The Bank adheres to high standards of integrity in the conduct of its business and ensures that its behaviour and the manner in which it chooses its project sponsors, clients, co-financiers and counterparties meets these standards. These standards include identifying and countering money laundering (ML) and terrorism financing (TF) risks.
As a non-deposit taking institution established by international treaty, the EBRD is not formally subject to national or supranational regulatory supervision, or anti-money laundering and counter financing of terrorism (AML/CFT) legislation. Nevertheless, the EBRD has developed an anti-money laundering programme to facilitate compliance with AML/CFT good practices which includes internal procedures and integrity guidelines that Bank employees must follow on how to identify, assess and respond to money laundering and terrorist financing risks in Bank projects. The Bank’s AML/CFT programme includes, but is not limited to, the following activities:
- identification of potential ML/TF risks relevant to each Bank project
- screening clients and key counterparties against relevant sanction lists
- identification of beneficial owners relevant to each Bank project
- regular monitoring for integrity and reputational risks that may arise during the life of a project, including ML and TF financing risks
- enhanced due diligence for high risk clients and sectors
- enhanced procedures for assessing risks associated with politically exposed persons
The EBRD will not provide financing or award any contract for the supply of goods, works or services to any person or entity that, according to the UN Security Council and/or the counter-terrorism subsidiary bodies of the Security Council, is or may be supporting terrorism.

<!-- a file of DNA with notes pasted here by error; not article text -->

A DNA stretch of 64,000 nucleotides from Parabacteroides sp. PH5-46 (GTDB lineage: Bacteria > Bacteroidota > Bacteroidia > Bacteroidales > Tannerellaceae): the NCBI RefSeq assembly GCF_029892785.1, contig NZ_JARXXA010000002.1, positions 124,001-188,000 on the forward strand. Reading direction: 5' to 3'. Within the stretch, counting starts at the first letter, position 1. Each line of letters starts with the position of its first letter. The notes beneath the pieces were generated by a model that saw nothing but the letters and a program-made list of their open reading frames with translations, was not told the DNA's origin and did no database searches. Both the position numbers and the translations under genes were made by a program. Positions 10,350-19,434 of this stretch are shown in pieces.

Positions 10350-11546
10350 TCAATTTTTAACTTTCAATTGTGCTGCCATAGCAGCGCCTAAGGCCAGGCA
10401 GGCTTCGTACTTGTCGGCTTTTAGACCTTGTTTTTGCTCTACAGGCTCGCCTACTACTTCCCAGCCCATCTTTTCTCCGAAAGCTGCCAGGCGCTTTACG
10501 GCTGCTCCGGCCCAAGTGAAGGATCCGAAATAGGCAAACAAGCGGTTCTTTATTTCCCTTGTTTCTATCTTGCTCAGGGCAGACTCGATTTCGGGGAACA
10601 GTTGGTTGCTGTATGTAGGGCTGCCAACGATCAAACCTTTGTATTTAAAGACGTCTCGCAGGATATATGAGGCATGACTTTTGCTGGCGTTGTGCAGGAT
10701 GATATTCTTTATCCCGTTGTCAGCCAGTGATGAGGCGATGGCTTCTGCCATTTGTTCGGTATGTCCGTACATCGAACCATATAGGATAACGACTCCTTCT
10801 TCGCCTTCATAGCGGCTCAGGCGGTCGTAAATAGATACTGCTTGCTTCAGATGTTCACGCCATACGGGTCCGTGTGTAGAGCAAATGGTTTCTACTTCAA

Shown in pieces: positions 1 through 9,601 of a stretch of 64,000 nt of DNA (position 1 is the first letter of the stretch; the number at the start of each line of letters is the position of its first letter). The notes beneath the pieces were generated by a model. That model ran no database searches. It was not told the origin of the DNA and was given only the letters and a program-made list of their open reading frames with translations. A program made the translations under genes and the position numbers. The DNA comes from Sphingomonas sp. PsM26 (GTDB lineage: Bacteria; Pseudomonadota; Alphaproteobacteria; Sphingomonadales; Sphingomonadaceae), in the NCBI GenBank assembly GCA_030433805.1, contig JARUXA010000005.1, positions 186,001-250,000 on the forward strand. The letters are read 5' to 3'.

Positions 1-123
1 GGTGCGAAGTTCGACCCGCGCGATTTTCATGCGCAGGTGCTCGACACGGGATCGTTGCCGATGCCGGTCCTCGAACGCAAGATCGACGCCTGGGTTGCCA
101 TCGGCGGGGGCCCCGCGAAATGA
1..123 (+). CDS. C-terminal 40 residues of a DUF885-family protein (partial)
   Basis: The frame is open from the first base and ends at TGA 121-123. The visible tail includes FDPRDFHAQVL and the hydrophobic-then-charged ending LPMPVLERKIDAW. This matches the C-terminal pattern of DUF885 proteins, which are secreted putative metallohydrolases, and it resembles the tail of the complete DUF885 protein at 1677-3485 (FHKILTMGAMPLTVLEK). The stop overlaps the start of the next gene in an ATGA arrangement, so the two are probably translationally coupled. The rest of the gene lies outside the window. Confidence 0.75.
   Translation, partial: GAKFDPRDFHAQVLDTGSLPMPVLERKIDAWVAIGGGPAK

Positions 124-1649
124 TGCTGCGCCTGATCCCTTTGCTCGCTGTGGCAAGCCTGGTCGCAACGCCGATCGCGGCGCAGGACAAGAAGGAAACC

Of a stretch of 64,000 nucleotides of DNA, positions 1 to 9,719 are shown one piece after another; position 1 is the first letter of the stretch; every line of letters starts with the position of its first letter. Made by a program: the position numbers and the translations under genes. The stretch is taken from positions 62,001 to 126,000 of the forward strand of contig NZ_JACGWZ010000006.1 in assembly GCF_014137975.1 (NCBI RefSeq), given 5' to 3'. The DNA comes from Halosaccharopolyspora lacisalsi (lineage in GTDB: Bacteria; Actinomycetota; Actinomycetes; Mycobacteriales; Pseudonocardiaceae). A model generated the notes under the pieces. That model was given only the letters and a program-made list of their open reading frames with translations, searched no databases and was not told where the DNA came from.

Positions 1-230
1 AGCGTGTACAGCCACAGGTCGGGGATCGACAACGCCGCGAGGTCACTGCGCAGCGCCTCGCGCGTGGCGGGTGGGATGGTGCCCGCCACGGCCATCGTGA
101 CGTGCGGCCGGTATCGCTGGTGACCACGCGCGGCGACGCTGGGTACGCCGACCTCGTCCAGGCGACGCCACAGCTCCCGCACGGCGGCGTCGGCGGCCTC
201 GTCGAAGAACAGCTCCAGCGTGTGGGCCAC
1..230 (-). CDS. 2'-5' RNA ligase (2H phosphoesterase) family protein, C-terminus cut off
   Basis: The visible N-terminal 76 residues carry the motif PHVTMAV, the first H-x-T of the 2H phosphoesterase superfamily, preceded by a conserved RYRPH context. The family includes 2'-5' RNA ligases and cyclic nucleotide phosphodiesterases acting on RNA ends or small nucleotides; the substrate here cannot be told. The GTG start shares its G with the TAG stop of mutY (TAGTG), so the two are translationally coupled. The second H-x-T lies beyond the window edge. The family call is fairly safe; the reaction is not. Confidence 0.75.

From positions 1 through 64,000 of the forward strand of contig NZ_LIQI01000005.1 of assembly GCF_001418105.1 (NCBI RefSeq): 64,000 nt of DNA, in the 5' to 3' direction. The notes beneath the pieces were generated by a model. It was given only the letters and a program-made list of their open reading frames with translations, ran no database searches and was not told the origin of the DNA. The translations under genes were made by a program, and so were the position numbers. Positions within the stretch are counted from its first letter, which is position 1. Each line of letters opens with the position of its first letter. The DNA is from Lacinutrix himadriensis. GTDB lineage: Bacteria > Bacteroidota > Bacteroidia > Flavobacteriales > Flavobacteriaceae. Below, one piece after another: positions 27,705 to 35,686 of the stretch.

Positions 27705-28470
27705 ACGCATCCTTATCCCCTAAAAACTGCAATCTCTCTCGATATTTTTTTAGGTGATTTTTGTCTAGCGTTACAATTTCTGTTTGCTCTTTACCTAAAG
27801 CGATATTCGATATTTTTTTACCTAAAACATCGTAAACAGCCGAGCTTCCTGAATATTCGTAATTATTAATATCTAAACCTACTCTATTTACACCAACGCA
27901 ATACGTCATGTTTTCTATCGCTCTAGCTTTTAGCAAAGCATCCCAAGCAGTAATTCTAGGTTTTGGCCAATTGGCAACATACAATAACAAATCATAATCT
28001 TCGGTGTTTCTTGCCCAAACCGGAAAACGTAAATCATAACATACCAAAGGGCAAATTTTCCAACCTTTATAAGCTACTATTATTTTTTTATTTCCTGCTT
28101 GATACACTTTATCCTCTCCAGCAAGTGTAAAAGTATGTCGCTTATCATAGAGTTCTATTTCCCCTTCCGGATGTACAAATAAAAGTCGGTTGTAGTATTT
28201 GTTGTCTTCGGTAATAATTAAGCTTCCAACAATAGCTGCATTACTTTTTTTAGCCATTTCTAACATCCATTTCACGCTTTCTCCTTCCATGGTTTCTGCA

The Office of the Chief Compliance Officer (“OCCO”) serves as the Bank’s money laundering reporting function. EBRD employees receive training to raise awareness in relation to money laundering and terrorism financing risks, to embed a culture of compliance and to apply the Bank’s guidelines and procedures on integrity due diligence. Internal Audit plays a valuable role in reviewing the control environment, including in relation to AML/CFT, on a regular basis.
Correspondent banking relationships are subject to appropriate customer due diligence and review which includes, inter alia, confirmation that the entity has the appropriate licences to operate in its country of origin and due diligence to avoid working with or through shell banks.
The EBRD is committed to participating in international efforts to counter money laundering and terrorism financing. The Bank, having observer status, regularly attends the meetings of the Financial Action Task Force (“FATF”), an inter-governmental body whose purpose is to set standards and promote effective implementation of legal, regulatory and operational measures for combating money laundering, terrorism financing and other related threats to the integrity of the international financial system. Under the policy on Domiciliation of EBRD Clients, a referral to OCCO is required for all projects with an entity, intermediate entity, or controlling entity located in a jurisdiction with regard to which the FATF has released a public statement requiring its members to consider risks arising from strategic deficiencies in that jurisdiction’s framework to combat money laundering and the financing of terrorism and proliferation. These projects undergo heightened due diligence in order to satisfy the Bank that the entities established in that jurisdiction are not being used as vehicles for money laundering or terrorism financing.
For further information, please refer to Client Due Diligence, the Integrity Risks Policy and the Domiciliation Policy.
Updated: January 2017